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Review
, 8 (1), 49-58

The Role of Selective Serotonin Reuptake Inhibitors in Preventing Relapse of Major Depressive Disorder

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Review

The Role of Selective Serotonin Reuptake Inhibitors in Preventing Relapse of Major Depressive Disorder

Steven S Clevenger et al. Ther Adv Psychopharmacol.

Abstract

The objective of this review was to evaluate the efficacy of selective serotonin reuptake inhibitors (SSRIs) and SSRIs compared with other treatment modalities in preventing relapse after an episode of major depressive disorder (MDD). An Ovid MEDLINE and PsycINFO search (from 1987 to August 2017) was conducted using the following terms: selective serotonin reuptake inhibitors, antidepressants, depression, prevention, prophylaxis, relapse and MDD. Using predefined criteria, two authors independently selected and reached consensus on the included studies. Sixteen articles met the criteria: 10 compared the relapse rate of selective SSRIs with placebo or other SSRIs; one discussed the effectiveness of SSRIs plus psychotherapy, two compared SSRI versus tricyclic antidepressants (TCAs), two were mainly composed of TCAs plus psychotherapy, and one compared SSRIs and serotonin norepinephrine reuptake inhibitors (SNRIs). According to the included studies, the relapse risk in adults was lower when SSRIs were combined with psychotherapy. Results comparing SSRIs and SNRIs were inconclusive. TCAs may be equally as effective as SSRIs. Atypical antidepressants (mirtazapine and St John's Wort) had no significant difference in efficacy and remission rates compared with SSRIs. Escitalopram appeared to fare better in efficacy than other SSRIs, owing to a higher prophylactic efficacy and lower side effects; however, according to the current data, this difference was not significant. To conclude, this review provides evidence that continuing SSRIs for 1 year reduces risk of MDD and relapse. Furthermore, the combination of SSRIs and cognitive behavioural therapy may effectively reduce relapse. Escitalopram appeared to yield better results and fewer side effects than did other SSRIs or SNRIs. The effectiveness in reducing relapse of SSRIs was similar to that of TCAs and atypical antidepressants.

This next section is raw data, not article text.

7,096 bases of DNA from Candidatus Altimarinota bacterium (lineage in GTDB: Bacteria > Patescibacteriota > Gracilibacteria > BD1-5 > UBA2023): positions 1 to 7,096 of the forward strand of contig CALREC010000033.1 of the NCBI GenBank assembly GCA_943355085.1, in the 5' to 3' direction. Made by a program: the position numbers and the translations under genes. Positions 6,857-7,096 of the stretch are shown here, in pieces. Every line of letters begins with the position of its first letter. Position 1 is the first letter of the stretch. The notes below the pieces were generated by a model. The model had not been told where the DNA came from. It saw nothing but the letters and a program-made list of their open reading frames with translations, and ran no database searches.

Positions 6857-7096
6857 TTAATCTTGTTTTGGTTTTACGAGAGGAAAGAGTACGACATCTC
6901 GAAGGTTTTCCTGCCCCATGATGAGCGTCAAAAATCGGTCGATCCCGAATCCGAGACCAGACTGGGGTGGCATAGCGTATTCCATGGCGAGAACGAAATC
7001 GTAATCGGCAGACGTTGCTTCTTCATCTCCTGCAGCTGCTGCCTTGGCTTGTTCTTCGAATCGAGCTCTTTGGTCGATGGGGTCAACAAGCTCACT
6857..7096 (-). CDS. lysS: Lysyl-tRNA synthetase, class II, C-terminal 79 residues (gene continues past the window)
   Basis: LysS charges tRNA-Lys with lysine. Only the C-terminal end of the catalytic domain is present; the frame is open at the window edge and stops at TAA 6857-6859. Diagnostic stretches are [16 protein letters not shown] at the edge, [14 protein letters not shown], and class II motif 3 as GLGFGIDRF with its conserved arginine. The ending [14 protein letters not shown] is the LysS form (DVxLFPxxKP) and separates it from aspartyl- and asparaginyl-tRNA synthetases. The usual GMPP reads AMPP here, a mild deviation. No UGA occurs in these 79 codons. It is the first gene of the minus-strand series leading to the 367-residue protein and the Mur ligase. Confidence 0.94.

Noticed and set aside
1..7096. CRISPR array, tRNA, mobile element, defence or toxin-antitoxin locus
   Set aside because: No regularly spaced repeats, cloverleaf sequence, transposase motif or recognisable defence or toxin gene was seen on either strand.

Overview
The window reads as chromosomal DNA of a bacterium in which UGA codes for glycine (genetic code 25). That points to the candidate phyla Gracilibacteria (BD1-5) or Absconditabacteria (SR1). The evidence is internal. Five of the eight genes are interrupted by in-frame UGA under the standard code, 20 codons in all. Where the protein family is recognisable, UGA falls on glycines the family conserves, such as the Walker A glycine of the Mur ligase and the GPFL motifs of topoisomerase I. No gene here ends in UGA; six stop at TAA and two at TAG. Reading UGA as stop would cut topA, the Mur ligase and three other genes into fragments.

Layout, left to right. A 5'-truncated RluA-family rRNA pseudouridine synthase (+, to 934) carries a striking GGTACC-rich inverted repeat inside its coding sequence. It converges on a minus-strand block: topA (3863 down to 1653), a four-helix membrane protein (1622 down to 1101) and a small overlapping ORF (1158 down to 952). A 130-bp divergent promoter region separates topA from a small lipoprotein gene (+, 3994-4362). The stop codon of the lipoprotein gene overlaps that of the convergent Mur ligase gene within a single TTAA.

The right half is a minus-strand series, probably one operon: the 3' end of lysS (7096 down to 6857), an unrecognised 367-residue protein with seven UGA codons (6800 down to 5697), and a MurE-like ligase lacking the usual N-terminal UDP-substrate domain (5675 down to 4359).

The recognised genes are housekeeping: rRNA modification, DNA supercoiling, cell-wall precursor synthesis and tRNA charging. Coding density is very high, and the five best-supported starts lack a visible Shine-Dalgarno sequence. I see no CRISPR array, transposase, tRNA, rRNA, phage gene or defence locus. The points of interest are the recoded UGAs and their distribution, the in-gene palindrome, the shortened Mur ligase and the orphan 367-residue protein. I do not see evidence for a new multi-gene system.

Keywords: MDD prevention; MDD prophylaxis; SSRI; antidepressants; depression; major depression; major depressive disorder; specific serotonin reuptake inhibitor.

Conflict of interest statement

Conflict of interest statement: The authors declare that there is no conflict of interest.

Figures

Figure 1.
Figure 1.
Flowchart of article selection procedure.

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